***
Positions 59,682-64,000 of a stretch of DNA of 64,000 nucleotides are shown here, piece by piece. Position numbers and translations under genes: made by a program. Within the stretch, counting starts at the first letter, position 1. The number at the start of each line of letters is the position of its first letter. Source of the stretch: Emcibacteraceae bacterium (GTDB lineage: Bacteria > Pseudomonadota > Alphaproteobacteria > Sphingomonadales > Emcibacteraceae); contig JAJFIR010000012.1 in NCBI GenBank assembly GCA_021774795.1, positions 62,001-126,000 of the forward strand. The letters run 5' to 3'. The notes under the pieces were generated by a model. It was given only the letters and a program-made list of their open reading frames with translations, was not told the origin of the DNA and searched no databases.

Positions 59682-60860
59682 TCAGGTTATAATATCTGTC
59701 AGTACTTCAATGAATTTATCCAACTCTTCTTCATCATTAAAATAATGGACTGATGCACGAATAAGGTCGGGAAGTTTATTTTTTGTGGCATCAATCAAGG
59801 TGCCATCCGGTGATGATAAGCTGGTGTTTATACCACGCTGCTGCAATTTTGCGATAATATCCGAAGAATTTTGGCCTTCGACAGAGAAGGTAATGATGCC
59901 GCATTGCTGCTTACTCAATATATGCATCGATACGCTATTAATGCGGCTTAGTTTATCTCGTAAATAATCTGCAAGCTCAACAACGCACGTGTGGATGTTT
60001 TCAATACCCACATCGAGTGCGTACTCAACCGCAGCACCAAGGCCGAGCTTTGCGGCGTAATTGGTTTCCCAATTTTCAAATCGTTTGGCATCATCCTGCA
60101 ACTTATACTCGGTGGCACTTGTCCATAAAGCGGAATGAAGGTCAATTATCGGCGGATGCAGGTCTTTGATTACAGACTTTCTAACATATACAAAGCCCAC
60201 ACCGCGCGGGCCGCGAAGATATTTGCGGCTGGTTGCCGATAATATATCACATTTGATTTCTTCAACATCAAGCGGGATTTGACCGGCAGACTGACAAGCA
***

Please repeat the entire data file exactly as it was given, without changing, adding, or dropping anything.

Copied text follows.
Positions 59,682-64,000 of a stretch of DNA of 64,000 nucleotides are shown here, piece by piece. Position numbers and translations under genes: made by a program. Within the stretch, counting starts at the first letter, position 1. The number at the start of each line of letters is the position of its first letter. Source of the stretch: Emcibacteraceae bacterium (GTDB lineage: Bacteria > Pseudomonadota > Alphaproteobacteria > Sphingomonadales > Emcibacteraceae); contig JAJFIR010000012.1 in NCBI GenBank assembly GCA_021774795.1, positions 62,001-126,000 of the forward strand. The letters run 5' to 3'. The notes under the pieces were generated by a model. It was given only the letters and a program-made list of their open reading frames with translations, was not told the origin of the DNA and searched no databases.

Positions 59682-60860
59682 TCAGGTTATAATATCTGTC
59701 AGTACTTCAATGAATTTATCCAACTCTTCTTCATCATTAAAATAATGGACTGATGCACGAATAAGGTCGGGAAGTTTATTTTTTGTGGCATCAATCAAGG
59801 TGCCATCCGGTGATGATAAGCTGGTGTTTATACCACGCTGCTGCAATTTTGCGATAATATCCGAAGAATTTTGGCCTTCGACAGAGAAGGTAATGATGCC
59901 GCATTGCTGCTTACTCAATATATGCATCGATACGCTATTAATGCGGCTTAGTTTATCTCGTAAATAATCTGCAAGCTCAACAACGCACGTGTGGATGTTT
60001 TCAATACCCACATCGAGTGCGTACTCAACCGCAGCACCAAGGCCGAGCTTTGCGGCGTAATTGGTTTCCCAATTTTCAAATCGTTTGGCATCATCCTGCA
60101 ACTTATACTCGGTGGCACTTGTCCATAAAGCGGAATGAAGGTCAATTATCGGCGGATGCAGGTCTTTGATTACAGACTTTCTAACATATACAAAGCCCAC
60201 ACCGCGCGGGCCGCGAAGATATTTGCGGCTGGTTGCCGATAATATATCACATTTGATTTCTTCAACATCAAGCGGGATTTGACCGGCAGACTGACAAGCA